Saturday, January 07, 2006


Tragedy struck during Christmas Week when my friend and brother Birjinder passed on from this Earth. I dont think I can truly put into words the genuine love and affection that I had for Birji. He was perhaps the most noble and decent man I ever had the privledge of knowing. I cannot really remember a negative word about anyone else uttered from his mouth and his jubiliant and caring nature were just overwhelming and drawed people of all races, colors and creeds towards him.

Birj was a character in the truest sense of the word. From the 35 metric tons of sugar he used in all the iced tea he drank, to his penchant for creating totally fallacious stories he would tell to get people to believe some oddity about his life. One such story I remember was when he was doing his MS at UC Santa Cruz, he would tell people that he was living in a campground as he couldnt find housing on campus. Now this may not seem like the most intersting of story or even that funny at all. To that all I can say is, you just didnt know Birj.

In Anand Sahib, the prayer of bliss, Sikhs read everyday:
"Eh Sarir(a) Meria, Es Jag May Aae Kai, Kia Tudh karam Kamaaeiaa.
O my body, why have you come into this world and What have you really earned.

This thukh from Gurbani has always stayed with me as a guiding principle of how I would want to live my life. While I have probably not lived up to it too often, Birjinder did on a daily basis.

His passion for the cause -- whatever cause it was he felt was valuable -- was unwavering. As an undergrad student at CAL, he was a tireless cog in the Sikh Students Association machine of the mid 90's. After he graduated he still stayed true to his activist roots for the environment, global justice and social reform. It was after 9/11 that Birjinder truly shined, as a co-founder of ASATA that he really came into his own. While I cant speak to all of his work in detail -- see below for people who can -- I can speak to his passion for his work.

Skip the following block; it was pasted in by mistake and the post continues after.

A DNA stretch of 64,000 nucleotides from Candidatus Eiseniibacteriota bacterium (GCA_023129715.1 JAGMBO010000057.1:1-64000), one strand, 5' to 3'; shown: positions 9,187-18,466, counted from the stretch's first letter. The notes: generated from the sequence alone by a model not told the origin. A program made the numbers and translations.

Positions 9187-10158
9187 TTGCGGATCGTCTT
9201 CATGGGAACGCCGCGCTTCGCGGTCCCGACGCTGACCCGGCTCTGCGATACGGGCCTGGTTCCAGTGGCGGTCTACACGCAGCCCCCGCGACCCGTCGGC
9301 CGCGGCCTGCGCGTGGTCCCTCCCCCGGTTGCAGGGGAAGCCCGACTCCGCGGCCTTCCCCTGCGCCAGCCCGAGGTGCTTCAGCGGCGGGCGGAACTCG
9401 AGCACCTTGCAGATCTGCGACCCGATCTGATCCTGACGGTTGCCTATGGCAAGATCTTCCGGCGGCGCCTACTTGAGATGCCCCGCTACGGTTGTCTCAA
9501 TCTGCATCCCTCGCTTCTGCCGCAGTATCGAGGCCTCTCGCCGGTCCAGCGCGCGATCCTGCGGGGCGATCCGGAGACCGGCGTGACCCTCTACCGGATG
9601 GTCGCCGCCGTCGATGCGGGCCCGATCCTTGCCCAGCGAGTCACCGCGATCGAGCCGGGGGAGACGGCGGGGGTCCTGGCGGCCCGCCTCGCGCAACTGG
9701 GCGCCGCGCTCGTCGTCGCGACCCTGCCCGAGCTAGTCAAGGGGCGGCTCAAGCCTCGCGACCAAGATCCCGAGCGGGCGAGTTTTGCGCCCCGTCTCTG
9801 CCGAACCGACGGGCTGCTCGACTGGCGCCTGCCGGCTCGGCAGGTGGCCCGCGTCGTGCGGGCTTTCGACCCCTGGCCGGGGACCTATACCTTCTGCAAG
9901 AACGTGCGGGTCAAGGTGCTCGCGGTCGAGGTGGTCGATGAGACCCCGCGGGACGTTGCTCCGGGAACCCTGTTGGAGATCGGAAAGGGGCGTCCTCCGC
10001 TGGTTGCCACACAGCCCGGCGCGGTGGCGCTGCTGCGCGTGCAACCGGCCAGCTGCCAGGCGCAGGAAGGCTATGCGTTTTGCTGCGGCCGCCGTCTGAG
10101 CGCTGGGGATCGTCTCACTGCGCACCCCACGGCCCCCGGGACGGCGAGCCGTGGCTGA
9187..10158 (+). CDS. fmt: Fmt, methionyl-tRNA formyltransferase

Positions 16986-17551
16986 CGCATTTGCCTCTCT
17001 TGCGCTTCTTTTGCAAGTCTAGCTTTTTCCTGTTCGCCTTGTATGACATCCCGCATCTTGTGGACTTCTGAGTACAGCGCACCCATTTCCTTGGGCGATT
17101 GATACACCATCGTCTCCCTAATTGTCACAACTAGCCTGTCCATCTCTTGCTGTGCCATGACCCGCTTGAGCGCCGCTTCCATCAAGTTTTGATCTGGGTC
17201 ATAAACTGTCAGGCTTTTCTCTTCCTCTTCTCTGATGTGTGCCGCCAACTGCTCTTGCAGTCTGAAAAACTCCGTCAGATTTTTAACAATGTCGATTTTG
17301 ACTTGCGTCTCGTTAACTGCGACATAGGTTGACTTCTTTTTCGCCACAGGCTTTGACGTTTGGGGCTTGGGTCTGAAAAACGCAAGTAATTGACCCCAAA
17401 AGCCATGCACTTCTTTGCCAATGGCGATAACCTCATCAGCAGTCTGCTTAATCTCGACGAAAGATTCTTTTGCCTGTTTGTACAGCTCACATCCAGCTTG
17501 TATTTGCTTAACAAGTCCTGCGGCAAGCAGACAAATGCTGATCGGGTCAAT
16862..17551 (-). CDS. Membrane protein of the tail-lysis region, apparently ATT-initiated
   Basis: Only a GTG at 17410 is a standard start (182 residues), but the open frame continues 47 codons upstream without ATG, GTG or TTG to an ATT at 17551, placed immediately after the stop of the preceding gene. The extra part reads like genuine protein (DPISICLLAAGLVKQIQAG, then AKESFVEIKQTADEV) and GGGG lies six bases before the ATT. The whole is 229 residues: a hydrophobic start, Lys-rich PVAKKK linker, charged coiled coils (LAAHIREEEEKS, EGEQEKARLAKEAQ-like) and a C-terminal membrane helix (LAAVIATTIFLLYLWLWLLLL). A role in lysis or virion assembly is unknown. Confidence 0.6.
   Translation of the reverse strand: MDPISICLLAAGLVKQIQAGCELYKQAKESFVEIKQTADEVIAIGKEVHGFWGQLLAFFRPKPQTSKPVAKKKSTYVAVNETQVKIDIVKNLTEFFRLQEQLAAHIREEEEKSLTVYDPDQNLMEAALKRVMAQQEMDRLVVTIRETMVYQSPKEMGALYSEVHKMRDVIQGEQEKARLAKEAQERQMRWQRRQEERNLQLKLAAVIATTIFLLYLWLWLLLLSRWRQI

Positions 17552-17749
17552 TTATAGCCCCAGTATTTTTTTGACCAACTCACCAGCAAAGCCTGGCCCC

Birj took the troubles of the world onto himself and felt that he could be the one to solve them all. He was ever vigilant in working to a common goal and was a tremendous team player; be it drafting a proposal, working on a human rights presentation and poster till 5am for an 8am conference, or making 10,000 copies for handouts.

I las saw Birj at a film festival in San Francisco just before he was leaving for Hong Kong for the WTO Protest last month. As always we gave each other a huge hug as though it had been years since we last saw each other. I invited him to lunch with some friends and I, but he had to wait for some people and I went on my way. I remember how excited he was about Hong Kong, his research on worker conditions in India for his thesis and just in life in general. I remember thinking how proud of him I was to see him really having all parts of his like clicking on all cylinders and him having them going in the exact direction he wanted. That is most likely what made it even more difficult when I heard the news of his passing.

While I have so much more to say and feel I am not doing justice to my dear friend, I can only hope that those that knew him will continue to look to him for advice, counsel and inspiration. We need to continue his fights and struggles, as a tribute to him, AND becuase we OWE it to him.

I will end for now with a poem that many have posted in response to Birjinder's passing:

I loved my friend.
He went away from me.
There's nothing more to say.
The poem ends
Soft as it began-
I loved my friend.

Langston Hughes

For more on Birjinder's life, struggles and passions please read the following:


At 9:19 PM , Blogger brainy said...

thank you kavneet - mini

At 9:19 PM , Blogger brainy said...

This comment has been removed by a blog administrator.

At 8:59 PM , Anonymous Gauravjit Singh said...

Thank you for the very touching and memorable comments on Birj. Brings back some of the memories I have of Birj...I remember the first day I moved to California and I was in Berkeley. The first Californian that I met, who was also the first Sikh I met, was Birj. He was sitting outside Pasqua coffee house enjoying a cup of coffee with a friend. He stood up, greeted me and my mother, and made us his friends. Since then, I always knew Birj as a friendly person and never without a smile.
We'll miss you Birj.

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At 10:35 AM , Blogger jaslyn said...

I will always remember little Birjinder, we played, we argued, we shared our cheesburgers and fries! My love for him is stronger than ever. I know in my heart that he was supposed to be an angel, because he was an angel amongst us all. He just got promoted in doing work for our Guru ji. I love you Birjinder. One day, we'll meet, our broken chain will link again.


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